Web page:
We were sitting next to a couple of guys in the pub on Thursday who were talking about Worcester politics and the mayor etc, when a third person said: ‘well that bloke next to you is the new one’. They were so thrilled and interested in the role and my views; it was a real eye-opener to what the year may bring. We talked about beer and Californian rock bands, cricket and rugby – and most importantly, Worcester and how great it is, with so much to offer. If the mayoral year ahead of me provokes similar conversations in pubs across the city, or better still, across the country, I will be happy.
Talking of music, my first official engagement was at St Clements Primary where Severn Arts had parked their Music Box Bus – full of technology for the pupils to make music with professional guidance. We went to their Year 4 drumming class too. Drumming is important. I was a drummer.
Severn Arts is one of my charities. They are the force behind Light Night and other Arches projects and we plan to do a range of activities through the year across music, art, theatre and culture, fulfilling their aim of offering inclusive activities that focus on widening access to the arts for all, with a particular emphasis on children and young people.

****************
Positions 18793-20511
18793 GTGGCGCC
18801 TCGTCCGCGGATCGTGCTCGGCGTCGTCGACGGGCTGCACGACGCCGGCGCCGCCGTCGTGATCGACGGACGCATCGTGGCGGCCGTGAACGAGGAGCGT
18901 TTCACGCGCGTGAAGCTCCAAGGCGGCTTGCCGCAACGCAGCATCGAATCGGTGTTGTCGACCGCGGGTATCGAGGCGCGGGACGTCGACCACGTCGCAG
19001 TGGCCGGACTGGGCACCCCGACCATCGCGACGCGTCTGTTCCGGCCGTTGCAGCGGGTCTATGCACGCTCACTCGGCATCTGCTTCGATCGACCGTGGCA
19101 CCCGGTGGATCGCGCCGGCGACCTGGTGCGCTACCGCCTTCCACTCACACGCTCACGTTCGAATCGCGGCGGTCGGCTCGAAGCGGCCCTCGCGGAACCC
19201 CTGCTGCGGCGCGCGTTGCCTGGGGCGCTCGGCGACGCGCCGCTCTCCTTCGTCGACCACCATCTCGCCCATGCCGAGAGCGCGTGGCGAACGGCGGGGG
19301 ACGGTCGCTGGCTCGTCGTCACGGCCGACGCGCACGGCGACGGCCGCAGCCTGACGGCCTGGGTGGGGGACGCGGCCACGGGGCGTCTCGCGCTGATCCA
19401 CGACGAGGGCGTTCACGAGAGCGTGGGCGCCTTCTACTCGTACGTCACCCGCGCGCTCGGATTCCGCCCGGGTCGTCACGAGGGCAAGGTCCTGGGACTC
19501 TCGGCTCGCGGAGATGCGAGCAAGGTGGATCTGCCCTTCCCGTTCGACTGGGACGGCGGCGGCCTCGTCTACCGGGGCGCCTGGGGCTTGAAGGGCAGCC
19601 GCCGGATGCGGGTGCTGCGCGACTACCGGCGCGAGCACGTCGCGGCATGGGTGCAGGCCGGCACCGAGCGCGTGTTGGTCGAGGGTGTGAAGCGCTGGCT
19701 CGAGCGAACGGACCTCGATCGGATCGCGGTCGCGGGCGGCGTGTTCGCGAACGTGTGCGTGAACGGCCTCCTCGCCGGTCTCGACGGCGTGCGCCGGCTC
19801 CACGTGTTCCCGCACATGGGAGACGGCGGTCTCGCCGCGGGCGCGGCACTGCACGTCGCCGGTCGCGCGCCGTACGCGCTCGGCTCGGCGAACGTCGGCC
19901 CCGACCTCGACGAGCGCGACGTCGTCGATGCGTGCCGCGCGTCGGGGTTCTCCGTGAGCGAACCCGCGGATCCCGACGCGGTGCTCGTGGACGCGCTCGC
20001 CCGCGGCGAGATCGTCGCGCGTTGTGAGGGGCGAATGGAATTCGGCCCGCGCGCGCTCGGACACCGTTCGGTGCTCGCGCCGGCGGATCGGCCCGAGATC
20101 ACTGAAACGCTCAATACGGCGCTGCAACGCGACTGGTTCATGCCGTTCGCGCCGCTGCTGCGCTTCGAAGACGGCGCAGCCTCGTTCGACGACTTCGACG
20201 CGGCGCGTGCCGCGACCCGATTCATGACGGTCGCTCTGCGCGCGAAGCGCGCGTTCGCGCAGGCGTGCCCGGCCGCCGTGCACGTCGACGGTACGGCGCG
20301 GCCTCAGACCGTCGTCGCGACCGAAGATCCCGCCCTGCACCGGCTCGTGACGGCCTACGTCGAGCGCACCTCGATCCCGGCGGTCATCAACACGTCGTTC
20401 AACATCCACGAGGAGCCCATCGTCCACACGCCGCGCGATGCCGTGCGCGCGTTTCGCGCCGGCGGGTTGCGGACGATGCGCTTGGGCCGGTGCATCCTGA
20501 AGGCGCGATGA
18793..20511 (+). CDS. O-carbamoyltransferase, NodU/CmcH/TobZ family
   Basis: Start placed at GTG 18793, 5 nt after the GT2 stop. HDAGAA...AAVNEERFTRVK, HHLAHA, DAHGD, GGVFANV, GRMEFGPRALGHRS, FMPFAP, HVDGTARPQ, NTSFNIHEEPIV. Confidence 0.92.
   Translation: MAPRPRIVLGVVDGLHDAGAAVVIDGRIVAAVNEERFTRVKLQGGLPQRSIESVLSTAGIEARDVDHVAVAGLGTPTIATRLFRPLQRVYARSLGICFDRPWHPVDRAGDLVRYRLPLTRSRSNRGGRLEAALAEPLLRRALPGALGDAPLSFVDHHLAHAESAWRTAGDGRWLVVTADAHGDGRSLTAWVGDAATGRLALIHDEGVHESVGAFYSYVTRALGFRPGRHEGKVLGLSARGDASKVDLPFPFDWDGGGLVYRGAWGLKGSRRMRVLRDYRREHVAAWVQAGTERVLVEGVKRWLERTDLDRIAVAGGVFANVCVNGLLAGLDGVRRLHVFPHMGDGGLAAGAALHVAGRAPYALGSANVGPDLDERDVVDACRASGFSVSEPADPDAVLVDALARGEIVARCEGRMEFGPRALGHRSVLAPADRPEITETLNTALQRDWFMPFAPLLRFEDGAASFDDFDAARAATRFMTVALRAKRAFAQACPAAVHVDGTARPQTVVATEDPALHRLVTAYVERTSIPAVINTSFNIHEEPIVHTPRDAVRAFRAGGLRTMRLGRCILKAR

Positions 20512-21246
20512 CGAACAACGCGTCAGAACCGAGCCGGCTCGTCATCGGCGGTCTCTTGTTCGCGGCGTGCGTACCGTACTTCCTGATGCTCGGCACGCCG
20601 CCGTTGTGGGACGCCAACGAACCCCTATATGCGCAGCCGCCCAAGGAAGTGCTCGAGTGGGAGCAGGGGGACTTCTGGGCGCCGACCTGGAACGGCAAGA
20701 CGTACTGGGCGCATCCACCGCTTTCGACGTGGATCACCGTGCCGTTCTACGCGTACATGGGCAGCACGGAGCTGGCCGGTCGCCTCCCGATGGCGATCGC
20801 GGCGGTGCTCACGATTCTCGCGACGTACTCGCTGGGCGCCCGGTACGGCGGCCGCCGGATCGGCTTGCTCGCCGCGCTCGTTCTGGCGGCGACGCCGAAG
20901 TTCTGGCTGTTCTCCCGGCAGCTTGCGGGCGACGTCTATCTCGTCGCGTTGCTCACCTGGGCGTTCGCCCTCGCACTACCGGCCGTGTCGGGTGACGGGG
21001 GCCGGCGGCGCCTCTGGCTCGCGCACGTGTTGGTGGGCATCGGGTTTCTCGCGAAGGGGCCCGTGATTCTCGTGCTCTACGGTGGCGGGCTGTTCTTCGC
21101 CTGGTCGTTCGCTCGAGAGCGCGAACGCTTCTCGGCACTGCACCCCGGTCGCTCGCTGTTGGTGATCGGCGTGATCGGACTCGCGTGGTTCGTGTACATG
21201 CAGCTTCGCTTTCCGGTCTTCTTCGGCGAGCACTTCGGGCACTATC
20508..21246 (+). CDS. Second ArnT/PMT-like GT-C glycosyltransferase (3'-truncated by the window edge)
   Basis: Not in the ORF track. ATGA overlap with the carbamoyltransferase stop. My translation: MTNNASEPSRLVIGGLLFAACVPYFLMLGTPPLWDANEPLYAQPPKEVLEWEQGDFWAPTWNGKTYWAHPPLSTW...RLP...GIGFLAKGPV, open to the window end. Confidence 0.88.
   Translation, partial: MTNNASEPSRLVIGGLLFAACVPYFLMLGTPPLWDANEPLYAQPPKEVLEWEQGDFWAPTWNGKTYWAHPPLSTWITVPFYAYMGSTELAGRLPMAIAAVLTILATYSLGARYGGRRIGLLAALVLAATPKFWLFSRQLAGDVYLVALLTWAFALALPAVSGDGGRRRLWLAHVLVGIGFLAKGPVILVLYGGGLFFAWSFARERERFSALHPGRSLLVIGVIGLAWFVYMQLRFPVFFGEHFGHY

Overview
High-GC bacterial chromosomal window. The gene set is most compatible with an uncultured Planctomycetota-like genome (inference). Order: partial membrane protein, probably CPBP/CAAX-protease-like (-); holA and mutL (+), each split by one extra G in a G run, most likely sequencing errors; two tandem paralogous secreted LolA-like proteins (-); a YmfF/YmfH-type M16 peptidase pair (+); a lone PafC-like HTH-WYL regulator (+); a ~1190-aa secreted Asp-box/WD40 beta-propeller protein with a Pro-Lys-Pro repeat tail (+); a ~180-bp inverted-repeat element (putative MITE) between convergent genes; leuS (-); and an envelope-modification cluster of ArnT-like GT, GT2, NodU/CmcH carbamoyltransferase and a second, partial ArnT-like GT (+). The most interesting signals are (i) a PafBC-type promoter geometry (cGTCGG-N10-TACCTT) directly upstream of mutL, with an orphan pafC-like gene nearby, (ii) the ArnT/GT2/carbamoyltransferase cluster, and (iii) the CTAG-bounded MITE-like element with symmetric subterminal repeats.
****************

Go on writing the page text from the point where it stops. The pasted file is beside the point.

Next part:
My other charity is OnSide, an advocacy organisation that works with people who find it difficult to navigate the world of bureaucracy we have created. They work in employment support, dementia, loneliness, mental health and wellbeing and I am going to their open day at the Guildhall on Saturday 28 May.
This coming week is all about Elgar and the Queen. When The Hive opened 10 years ago I chatted to Her Majesty about her predecessor’s visit in 1575. I was also pleased to go to a Palace Garden Party before the pandemic (I hope Stephen and Lucy enjoyed their day there despite everything). And the Elgar Festival is back, over the same Jubilee weekend so I hope to see many of you at one or other of the events lined up.